Pests & Diseases Management
|Pests & Diseases
|Rhizome Rot Disease
|The upper part of the diseased leaves turns yellow and in some time the whole leaf turns yellow and bends. The initial infection of this disease occurs by using diseased rhizomes as seeds and planting healthy rhizomes in diseased areas.
|While sowing the rhizomes, make a solution of Macozeb Ridomil M.Z-72-2.5 grams or 3 grams of copper oxychloride per liter of water and after treating it for 5-10 minutes, dry it well in the shade.
Spray fungicide on standing crop 4 to 5 times at an interval of 10 to 15 days.
|It can happen due to waterlogging in the farm.
|Drench standing crop with Copper oxychloride to control this disease.
|Dry Wilt Of Rhizome
|The leaves of diseased plants turn yellow. Later the whole plant appears scorched. The inner part of diseased rhizome turns black. The diseased tissues turn into black powder and the rhizome shrinks and dries up in severe disease.
|By making a solution of Benomyl or Carbendazim 2 grams per liter of water, the rhizomes should be treated by immersing them in it for at least 20-30 minutes. Treated rhizomes should be dried in shade and used for sowing.
|In the beginning of this disease, small yellow oval or elongated shaped spots are formed on the leaves. Later the spots increase in size and turn white. Their edge is dark brown. In the intensity of the disease, the leaves become yellow and discoloured, which appears scorched from a distance.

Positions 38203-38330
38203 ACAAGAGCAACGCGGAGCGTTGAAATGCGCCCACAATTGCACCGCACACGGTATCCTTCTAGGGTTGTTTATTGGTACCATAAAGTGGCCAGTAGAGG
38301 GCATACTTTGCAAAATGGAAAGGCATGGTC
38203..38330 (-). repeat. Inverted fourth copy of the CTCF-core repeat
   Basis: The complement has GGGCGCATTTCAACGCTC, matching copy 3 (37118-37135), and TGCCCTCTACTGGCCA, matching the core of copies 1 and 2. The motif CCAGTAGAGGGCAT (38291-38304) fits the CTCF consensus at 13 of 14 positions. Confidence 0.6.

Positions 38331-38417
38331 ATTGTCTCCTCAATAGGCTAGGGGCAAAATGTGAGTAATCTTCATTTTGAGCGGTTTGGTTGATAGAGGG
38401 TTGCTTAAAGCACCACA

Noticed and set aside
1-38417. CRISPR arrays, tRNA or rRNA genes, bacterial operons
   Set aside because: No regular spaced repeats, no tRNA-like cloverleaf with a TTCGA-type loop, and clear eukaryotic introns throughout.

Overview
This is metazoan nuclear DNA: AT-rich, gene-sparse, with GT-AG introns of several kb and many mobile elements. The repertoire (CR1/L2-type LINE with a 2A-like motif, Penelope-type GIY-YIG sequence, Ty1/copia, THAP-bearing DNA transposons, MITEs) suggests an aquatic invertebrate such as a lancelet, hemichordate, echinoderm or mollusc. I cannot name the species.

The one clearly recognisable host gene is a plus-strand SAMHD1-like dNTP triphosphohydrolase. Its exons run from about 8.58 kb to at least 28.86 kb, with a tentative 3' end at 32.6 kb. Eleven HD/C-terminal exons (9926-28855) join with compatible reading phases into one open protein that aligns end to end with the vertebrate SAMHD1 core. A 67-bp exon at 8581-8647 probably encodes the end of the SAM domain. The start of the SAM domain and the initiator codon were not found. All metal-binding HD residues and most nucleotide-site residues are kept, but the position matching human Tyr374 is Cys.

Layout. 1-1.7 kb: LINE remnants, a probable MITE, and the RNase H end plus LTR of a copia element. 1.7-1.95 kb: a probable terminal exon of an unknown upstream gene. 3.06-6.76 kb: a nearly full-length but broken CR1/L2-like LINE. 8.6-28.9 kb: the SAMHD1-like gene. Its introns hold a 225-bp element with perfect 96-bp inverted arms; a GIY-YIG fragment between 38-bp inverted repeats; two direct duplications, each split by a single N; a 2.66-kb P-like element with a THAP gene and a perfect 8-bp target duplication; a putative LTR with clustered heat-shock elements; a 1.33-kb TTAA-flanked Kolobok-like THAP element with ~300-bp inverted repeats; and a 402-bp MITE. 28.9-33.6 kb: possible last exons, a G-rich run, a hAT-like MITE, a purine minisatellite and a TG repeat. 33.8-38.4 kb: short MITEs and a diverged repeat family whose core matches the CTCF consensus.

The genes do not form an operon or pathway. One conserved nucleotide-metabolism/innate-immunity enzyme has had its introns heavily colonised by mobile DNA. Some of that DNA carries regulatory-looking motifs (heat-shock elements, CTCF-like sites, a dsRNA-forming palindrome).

|To prevent this disease, spray Indofil M-45 @ 3 grams per liter of water or Carbendazim @ 2 grams per liter of water.
|This insect lays eggs in the growing bud and petiole. After emerging from the egg, its caterpillar eats the inner tissue of the main stem, due to which the stem dries up. Later it also affects the rhizomes.
|Make a solution of Malathion 2 ml per liter of water and spray at an interval of 15 days.
|This pest attacks ginger during storage. It invades the tissues and eats the fluid of the rhizomes. Due to which the rhizomes become weak and eventually dry up and die.
|Treat rhizomes with Quinalphos 2 ml mixed in a liter of water for 5 minutes.
Harvesting & Yield Of Ginger
The soft rhizomes which are used for making green ginger, pickle, marmalade, candy, soft drink etc. are harvested five months after sowing.
The criteria for crop maturity for dry ginger are curling, yellowing and cracking of leaves, as well as drying and falling of stems. This period comes 8-9 months after sowing and the rhizomes grown at this time are more fibrous and have a pungent taste. Normally the yield of ginger comes to 12-15 tonnes per hectare.